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There Is No Bipartisan Foreign Policy Consensus Against Starting New Wars

Aaron David Miller takes a reasonable observation to its absurd extreme:

I raise the idea to drive home a broader point. Despite his campaign rhetoric, Romney would be quite comfortable carrying out President Obama’s foreign policy because it accords so closely with his own.

It’s true that Romney has been compelled to make up a lot of things about Obama’s record because there is no opening for him on a number of issues. There are many Obama administration policies that line up with what Romney already says he supports, and there may be others that he would end up supporting in office but pretends to dislike. There is a bipartisan foreign policy consensus on many issues, but this treats the reality of that consensus as proof that Romney’s foreign policy does not differ in significant ways from Obama’s. Consider one very dubious claim Miller makes in support of his claim that there is a bipartisan consensus in favor of ending wars and not starting them:

President Romney would have steered clear of unilateral intervention in Libya, and been as cautious as Obama (rightly) has been on Syria. (Iran is a special case, which I will address below.)

I have no idea where Miller gets the idea that Romney would have avoided intervention in Libya. I don’t dispute that he would have done things differently (he doesn’t “lead from behind,” you see), but there is no way that he would have exercised restraint when so many of the hawks in his party were insisting that the U.S. use force. On Syria, it’s harder to know for certain what Romney would have done or will do, but everything else he has been saying about U.S. “leadership,” Iran, and Obama’s supposed failures suggests that he would be unable to resist pressure to arm the Syrian opposition, and he might be willing to order military action. Obama and Romney may be hard to distinguish on Iran, but that is only because both Obama and Romney have said that they support waging preventive war against Iran. If there is a consensus here, it isn’t one opposed to starting new wars.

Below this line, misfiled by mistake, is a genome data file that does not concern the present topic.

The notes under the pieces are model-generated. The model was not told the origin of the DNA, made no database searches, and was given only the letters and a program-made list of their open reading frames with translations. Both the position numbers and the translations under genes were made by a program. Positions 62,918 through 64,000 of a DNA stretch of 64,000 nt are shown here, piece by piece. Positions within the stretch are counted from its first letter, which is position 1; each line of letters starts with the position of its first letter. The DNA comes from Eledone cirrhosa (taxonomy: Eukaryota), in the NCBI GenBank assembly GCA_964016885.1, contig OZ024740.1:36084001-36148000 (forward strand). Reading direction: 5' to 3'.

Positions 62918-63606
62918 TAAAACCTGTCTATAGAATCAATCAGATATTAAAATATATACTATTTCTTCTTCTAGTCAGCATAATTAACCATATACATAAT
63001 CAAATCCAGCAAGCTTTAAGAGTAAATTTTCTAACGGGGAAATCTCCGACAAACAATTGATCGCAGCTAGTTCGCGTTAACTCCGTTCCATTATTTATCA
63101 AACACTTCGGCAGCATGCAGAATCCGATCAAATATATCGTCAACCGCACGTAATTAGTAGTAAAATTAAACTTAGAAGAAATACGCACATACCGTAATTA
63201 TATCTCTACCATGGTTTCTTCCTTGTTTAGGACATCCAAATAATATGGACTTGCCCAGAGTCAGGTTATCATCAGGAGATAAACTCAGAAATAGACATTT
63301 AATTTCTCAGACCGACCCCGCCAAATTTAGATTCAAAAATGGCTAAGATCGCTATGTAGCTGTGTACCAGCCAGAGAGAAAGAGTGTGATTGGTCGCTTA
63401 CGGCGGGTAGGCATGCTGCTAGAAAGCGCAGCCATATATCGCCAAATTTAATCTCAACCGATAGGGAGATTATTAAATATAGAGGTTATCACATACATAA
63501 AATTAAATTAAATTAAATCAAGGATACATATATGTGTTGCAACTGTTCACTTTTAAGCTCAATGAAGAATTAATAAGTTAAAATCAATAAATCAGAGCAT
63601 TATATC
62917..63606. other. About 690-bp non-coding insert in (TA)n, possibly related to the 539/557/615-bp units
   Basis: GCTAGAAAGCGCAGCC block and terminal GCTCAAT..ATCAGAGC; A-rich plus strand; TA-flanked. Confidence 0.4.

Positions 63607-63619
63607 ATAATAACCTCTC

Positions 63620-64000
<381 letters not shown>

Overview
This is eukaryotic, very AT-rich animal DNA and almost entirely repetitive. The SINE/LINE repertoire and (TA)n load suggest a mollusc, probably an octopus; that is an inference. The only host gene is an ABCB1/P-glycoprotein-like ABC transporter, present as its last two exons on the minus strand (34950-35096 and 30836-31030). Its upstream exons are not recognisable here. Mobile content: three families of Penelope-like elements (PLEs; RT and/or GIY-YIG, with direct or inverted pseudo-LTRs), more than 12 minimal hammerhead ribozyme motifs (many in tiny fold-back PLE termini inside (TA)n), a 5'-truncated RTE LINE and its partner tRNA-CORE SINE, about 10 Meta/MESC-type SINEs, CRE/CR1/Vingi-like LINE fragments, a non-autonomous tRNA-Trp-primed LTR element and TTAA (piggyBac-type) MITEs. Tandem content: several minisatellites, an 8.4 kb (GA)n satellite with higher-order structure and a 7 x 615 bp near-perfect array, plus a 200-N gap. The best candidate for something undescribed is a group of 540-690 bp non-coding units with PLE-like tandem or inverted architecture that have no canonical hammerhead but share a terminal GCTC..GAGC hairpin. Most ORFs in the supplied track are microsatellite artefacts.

Miller blows off Romney’s biggest differences with Obama on Russia and China, which looks a lot like ignoring evidence that flatly contradicts his thesis. It’s one thing to say that Romney wouldn’t be able to implement all of his preferred policies toward Russia and China because of international realities, but it’s something else entirely to suggest that these rather glaring differences are meaningless. A good rule for understanding Romney’s foreign policy is that he is in favor of the consensus view so long as the consensus view favors more confrontational and intrusive policies.

about the author

Daniel Larison is a senior editor at TAC, where he also keeps a solo blog. He has been published in the New York Times Book Review, Dallas Morning News, World Politics Review, Politico Magazine, Orthodox Life, Front Porch Republic, The American Scene, and Culture11, and was a columnist for The Week. He holds a PhD in history from the University of Chicago, and resides in Lancaster, PA. Follow him on Twitter.

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